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Old 06-08-2020, 03:01 PM   #28
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Well as others have brought up, that's too slow anyway. I'm not exactly in favor of the 80mph speed limits around here, but they are what they are. Even when I'm going 65, I feel like I'm creating a hazard. That's what I do anyway. Tires are rated for 65, and in 4th gear at 65, my truck is at 3,000 rpm, which is as high as I'm willing to cruise at.
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Old 06-08-2020, 05:57 PM   #29
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Originally Posted by ZachO View Post
... I've never seen a brake controller anywhere but under the dash. Where do you put them that's easier to access?
..
I'm slapping myself as I write this because is it so far off topic, but its also important for anyone installing a brake controller. While having the override within reach is important, it is critical that the controller does not interfere with airbag deployment. In my current vehicle, there are so many airbags that is was quite a challenge to find a spot where it would not be in the way of an exploding airbag. But I did find a location, because I did not want to end up with a brake controller embedded in my face after a collision.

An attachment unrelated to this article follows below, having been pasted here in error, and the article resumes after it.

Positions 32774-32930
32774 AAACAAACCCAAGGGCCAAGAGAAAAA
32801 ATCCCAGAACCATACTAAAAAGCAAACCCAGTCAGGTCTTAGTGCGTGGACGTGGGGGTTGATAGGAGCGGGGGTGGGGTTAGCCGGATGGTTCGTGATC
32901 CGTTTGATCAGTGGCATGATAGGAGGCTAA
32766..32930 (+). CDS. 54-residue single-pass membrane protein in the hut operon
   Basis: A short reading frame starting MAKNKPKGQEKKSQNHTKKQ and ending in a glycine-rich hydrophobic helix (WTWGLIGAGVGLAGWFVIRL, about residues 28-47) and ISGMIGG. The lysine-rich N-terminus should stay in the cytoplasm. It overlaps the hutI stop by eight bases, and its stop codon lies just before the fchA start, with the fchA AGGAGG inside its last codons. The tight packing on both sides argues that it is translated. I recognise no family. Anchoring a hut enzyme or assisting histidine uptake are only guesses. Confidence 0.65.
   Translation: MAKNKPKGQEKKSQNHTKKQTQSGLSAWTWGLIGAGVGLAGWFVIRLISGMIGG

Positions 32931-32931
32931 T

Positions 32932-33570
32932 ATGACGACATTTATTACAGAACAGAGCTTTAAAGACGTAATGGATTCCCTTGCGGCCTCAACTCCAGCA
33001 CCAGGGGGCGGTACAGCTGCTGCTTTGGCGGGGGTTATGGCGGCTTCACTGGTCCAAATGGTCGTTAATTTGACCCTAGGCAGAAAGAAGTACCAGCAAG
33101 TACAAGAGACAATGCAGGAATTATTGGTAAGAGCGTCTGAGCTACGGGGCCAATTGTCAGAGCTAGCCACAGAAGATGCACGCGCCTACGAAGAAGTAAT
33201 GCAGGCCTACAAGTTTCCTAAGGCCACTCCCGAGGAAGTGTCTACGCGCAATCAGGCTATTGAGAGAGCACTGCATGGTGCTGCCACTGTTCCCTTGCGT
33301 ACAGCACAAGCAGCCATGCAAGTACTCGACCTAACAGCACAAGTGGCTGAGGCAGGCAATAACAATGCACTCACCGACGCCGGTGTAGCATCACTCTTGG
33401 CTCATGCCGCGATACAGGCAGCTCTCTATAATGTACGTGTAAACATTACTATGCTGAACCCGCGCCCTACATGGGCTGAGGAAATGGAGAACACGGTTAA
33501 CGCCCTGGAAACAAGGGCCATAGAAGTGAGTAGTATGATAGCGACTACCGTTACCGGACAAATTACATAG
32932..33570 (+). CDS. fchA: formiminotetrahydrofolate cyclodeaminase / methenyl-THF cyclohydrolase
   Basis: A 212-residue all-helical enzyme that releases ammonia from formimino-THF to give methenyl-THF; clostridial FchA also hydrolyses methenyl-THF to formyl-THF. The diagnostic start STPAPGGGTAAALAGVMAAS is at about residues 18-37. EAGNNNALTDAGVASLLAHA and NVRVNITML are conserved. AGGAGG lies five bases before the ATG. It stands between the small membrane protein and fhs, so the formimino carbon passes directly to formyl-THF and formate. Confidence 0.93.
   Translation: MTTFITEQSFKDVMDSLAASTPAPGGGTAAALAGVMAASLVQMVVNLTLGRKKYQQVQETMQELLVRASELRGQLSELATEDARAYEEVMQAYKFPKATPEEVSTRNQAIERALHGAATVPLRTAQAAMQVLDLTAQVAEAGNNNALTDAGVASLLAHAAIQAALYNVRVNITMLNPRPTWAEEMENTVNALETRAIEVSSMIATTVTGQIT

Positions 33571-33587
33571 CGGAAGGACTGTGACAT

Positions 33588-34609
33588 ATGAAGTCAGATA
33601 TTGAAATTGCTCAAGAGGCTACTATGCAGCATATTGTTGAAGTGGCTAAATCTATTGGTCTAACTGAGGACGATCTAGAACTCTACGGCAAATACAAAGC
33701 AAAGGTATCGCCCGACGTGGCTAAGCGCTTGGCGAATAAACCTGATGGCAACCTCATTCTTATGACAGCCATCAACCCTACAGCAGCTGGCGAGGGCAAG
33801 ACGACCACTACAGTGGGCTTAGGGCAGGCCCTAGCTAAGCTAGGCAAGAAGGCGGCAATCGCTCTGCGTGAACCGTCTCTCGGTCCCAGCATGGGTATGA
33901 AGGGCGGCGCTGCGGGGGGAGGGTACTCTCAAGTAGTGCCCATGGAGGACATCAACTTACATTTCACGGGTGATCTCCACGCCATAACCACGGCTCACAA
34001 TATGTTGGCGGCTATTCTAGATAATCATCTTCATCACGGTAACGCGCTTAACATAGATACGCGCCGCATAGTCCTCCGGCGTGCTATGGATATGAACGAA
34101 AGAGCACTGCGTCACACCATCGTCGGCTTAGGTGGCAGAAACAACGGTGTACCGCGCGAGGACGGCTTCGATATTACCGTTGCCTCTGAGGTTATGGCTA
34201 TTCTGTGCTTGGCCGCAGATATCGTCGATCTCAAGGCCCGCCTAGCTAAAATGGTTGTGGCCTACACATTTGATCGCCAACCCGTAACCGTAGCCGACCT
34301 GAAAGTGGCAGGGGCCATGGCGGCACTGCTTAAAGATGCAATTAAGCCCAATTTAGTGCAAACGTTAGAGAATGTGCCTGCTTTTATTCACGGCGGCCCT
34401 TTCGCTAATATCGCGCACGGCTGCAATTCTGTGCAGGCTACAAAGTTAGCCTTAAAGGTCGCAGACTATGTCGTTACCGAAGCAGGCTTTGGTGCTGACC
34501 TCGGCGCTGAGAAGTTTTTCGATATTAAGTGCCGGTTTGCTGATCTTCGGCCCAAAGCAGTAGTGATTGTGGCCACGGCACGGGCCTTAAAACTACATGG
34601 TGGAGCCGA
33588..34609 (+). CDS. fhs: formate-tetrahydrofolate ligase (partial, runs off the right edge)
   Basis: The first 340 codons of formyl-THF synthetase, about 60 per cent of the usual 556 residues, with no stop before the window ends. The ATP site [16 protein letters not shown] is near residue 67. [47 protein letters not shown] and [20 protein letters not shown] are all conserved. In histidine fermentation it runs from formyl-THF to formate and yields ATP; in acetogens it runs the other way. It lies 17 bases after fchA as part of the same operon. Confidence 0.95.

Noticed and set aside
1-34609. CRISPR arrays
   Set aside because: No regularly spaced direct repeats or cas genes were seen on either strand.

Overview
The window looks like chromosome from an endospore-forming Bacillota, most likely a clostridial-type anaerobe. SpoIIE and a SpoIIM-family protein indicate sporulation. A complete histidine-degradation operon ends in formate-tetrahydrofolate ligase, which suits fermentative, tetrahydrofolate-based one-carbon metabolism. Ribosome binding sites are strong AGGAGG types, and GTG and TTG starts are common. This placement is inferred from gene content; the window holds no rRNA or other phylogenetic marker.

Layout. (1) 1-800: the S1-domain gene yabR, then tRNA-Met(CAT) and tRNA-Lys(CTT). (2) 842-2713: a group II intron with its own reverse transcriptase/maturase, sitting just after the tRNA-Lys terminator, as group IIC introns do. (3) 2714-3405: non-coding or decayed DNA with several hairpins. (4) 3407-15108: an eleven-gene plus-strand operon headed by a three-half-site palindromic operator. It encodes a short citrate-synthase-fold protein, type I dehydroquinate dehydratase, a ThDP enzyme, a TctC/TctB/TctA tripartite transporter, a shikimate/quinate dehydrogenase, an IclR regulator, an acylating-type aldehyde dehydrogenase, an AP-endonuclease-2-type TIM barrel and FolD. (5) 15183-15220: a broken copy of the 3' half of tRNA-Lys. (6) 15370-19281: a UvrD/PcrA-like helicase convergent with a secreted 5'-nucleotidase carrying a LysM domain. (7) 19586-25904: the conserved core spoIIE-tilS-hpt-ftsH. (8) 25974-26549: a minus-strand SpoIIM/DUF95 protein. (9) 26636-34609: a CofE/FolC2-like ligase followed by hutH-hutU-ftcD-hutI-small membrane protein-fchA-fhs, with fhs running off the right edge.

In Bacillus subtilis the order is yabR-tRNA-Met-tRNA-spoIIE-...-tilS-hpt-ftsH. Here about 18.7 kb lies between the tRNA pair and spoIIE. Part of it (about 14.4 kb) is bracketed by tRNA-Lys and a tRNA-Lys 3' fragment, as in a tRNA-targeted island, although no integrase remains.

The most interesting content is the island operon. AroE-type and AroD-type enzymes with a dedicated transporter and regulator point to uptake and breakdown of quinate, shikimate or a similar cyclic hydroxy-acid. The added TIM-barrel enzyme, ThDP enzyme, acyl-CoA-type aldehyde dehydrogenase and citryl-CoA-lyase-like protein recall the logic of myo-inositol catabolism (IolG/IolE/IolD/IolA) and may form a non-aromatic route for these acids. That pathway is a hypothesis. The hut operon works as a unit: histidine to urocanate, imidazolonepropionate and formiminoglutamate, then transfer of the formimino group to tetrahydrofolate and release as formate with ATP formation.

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Old 06-08-2020, 07:28 PM   #30
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Originally Posted by ZachO View Post
This is my first trailer. I've had it four years. Growing up, and through college and after, the crowd I hung out with wasn't a trailer crowd. So my experience of brake controllers adds up to exactly two vehicles. One was an Army Reserve work truck, the other is my own. I've never seen a brake controller anywhere but under the dash. Where do you put them that's easier to access?